How P&G Integrated Life Cycle Assessment Into Its Corporate Culture
Many well-meaning corporate managers face an uphill battle in trying to implement Life Cycle Assessment (LCA) and other sustainability practices in their organization. Not so with Annie Weisbrod, the Principal Scientist, Global Product Stewardship at Procter & Gamble (P&G) in Cincinnati, Ohio.
Weisbrod, a SimaPro user, says P&G scientists worked with the EPA in the early 90’s to develop some of the research that started LCA method development. “It has been imbedded in our culture, so we’re not facing a lot of the issues that others are,” she says.
The Changing Uses of LCA
However, the uses of LCA within the world’s largest consumer packaged goods company have changed over the years. In the first couple decades, “the main use of LCA was for defense,” Weisbrod says, like examining the relative environmental impacts of Pampers – which consumers thought were filling up landfills – to cloth diapers.
Depending on a number of factors, those early studies (along with more recent ones) found that cloth and disposable diapers have roughly the same level of environmental impact, just in different categories (see “Using LCA to Grade Starbucks: Sustainable Innovation or Greenwashing?” for more on disposable vs. cloth diapers).
P&G still uses LCA to look at product impacts, as they did in the Pampers example. But now, they don't just analyze the improvement areas for a whole category, but also a specific product use. For example, Weisbrod and her team have spent a lot of time recently working on a Tide laundry detergent for cold water. “When we looked at all energy uses across P&G, the number one energy use cradle to grave impact was hot water use,” she says. Getting the right formula to function effectively in cold water was one challenge, but changing consumer behavior through product positioning has proven an even bigger one, particularly in North America.
As do many other companies, P&G's team of scientists and marketers uses LCA to support environmental claims and to avoid accusations of greenwashing. For instance, does a bio-based feedstock in a bottle actually make for an environmentally preferable product, or is the difference actually negligible? Using LCA helps Weisbrod and team analyze what they can and cannot say to the market.
Making the Business Case to Get LCI Data
Still, even P&G’s lead environmental scientist says it’s not always easy to get the LCI data she needs from packaging and process engineers at P&G. “Even though it’s in our culture and we’ve been doing it for a long time, we still have to bug people internally for data, and it can take a long time. Everyone is overloaded with work, and LCI data collection is one more laborious task,” Weisbrod says.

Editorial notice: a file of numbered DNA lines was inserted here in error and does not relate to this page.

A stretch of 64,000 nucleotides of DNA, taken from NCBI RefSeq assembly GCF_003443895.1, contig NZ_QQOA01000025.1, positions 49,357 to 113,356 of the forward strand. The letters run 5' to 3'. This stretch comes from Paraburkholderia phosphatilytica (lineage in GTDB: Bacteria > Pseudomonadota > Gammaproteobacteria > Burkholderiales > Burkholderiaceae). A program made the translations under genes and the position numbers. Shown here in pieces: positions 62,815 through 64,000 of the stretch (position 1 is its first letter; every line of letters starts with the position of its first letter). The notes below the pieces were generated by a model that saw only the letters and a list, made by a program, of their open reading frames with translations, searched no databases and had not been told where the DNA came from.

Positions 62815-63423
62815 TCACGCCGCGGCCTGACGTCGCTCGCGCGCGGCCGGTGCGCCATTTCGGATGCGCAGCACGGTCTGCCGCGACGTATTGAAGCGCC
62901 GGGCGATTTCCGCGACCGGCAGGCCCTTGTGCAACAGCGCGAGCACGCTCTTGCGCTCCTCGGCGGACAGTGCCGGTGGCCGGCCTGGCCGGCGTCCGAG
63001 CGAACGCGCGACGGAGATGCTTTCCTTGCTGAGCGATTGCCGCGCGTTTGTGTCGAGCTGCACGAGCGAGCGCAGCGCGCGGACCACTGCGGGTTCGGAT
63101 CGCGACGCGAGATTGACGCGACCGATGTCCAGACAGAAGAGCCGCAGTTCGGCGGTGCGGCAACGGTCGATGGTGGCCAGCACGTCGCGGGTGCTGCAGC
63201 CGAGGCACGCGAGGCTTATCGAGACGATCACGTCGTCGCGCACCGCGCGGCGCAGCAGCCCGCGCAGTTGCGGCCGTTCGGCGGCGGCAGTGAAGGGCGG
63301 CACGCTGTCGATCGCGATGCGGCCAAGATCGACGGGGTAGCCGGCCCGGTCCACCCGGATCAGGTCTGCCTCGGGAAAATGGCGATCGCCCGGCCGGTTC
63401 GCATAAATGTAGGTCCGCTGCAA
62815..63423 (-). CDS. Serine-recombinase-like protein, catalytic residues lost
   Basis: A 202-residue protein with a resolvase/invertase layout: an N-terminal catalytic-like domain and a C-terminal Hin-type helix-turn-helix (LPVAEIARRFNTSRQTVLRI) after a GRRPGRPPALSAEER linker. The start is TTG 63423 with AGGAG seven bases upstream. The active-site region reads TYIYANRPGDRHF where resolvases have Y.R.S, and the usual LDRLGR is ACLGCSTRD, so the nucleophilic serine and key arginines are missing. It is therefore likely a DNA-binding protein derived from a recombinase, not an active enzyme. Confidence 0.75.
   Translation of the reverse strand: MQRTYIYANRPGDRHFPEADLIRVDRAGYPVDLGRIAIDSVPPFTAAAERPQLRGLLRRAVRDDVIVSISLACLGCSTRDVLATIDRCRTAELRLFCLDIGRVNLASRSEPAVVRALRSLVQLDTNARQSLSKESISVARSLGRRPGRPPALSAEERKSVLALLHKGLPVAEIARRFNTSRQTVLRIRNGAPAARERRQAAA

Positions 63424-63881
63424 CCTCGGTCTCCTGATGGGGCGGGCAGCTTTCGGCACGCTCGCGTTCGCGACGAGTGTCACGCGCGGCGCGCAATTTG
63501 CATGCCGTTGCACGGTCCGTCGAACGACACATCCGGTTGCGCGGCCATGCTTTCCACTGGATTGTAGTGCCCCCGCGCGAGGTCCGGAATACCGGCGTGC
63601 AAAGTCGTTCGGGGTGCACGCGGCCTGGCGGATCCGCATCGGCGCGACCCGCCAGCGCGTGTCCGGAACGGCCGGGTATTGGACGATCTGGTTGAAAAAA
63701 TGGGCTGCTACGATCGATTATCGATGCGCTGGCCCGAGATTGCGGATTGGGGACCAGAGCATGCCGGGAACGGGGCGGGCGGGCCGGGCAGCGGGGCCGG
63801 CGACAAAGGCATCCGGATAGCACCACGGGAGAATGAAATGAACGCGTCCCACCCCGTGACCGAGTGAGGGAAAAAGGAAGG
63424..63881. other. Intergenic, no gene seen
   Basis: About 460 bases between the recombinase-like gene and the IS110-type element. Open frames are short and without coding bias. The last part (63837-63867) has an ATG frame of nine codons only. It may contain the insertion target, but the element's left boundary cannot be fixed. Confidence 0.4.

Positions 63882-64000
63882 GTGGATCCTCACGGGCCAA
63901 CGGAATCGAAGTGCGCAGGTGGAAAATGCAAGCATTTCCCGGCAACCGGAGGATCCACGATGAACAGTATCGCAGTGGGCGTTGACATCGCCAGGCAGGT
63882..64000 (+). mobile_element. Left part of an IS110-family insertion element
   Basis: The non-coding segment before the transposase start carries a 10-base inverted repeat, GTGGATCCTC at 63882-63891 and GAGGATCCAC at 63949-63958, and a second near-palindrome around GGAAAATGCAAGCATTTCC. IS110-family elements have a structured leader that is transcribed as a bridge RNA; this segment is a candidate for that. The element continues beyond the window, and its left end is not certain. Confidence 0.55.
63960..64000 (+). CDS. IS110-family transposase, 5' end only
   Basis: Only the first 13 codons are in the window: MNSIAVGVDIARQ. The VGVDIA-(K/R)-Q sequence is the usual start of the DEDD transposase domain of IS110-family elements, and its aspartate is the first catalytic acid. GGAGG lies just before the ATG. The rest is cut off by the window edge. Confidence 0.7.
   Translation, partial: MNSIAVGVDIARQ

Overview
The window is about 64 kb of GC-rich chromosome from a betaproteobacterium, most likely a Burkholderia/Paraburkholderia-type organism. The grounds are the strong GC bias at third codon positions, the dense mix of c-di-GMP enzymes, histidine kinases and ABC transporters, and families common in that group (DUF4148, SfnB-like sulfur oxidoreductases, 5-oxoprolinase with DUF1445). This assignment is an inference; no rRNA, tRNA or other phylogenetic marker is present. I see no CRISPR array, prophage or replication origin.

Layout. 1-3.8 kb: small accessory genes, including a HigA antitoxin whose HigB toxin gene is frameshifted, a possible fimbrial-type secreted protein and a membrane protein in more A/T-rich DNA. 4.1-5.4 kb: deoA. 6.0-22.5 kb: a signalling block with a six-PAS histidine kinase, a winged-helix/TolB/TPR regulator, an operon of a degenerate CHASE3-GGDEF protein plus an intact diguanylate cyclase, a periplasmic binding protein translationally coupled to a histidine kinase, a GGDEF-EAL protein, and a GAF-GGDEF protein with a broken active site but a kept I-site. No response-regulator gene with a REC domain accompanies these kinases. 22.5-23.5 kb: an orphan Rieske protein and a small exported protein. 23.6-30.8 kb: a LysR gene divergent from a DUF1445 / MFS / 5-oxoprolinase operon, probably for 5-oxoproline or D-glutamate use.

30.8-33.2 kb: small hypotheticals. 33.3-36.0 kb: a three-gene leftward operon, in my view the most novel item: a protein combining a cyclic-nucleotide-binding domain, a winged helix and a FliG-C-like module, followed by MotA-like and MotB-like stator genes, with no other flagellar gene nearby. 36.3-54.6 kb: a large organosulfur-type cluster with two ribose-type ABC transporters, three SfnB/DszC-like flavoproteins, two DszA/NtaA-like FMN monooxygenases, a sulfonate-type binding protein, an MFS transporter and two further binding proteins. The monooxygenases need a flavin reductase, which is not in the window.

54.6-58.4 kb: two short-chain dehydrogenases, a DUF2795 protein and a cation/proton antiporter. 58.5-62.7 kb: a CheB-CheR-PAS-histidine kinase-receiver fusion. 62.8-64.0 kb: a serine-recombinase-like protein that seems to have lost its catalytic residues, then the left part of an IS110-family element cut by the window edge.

Recently, the most effective lever the longtime scientist can pull involves P&G's relationship with the world's largest retailer. With Wal-Mart’s sustainability scorecard, that company has made it clear that more shelf space is now reserved for products with defensible sustainability claims. “If Wal-Mart has questions related to their Sustainability Index for products, we need an LCA to defend some of our answers. I usually get the data eventually, but it can take a lot of explaining and conversations,” Weisbrod says.
It’s that ability to make a business case for LCA that has helped P&G become a leader in corporate sustainability. On top of that, having the rigor of LCA backing their product claims and eco-labels also encourages more engaged and informed consumers. “For me, as an environmental scientist, I know that we get more shelf space for a sustainable innovation like Cold Water Tide, but it’s also about educating the consumer on what really matters for environmental sustainability. You shouldn’t have to have a PhD and 10 years of work experience to determine what is legit and what is not,” Weisbrod says.
Smaller Companies Can Do It Too
Even though sustainability leaders in big global companies face challenges in implementing LCA studies, Weisbrod admits that it can often be much more challenging for smaller firms to make the investment. That’s especially true when they’re new to the process. “The company would have to decide to invest in LCA. All companies, regardless of size, have money to spend on what they prioritize,” she says. “There are a lot of folks investing in understanding sustainability, but they aren’t necessarily hiring people with the right technical skill set.” Those that invest in LCA expertise early will win in the long run.
Still, it takes a lot to influence the right people to make such substantial investment. Sometimes starting small - outsourcing a study to a consultant or doing some screening-level LCAs - can prove its value. Weisbrod says it normally starts with convincing a product development or R&D manager, “someone on the technical side more than the business side, someone who can understand the term ‘model’ and what you can get out of it.”
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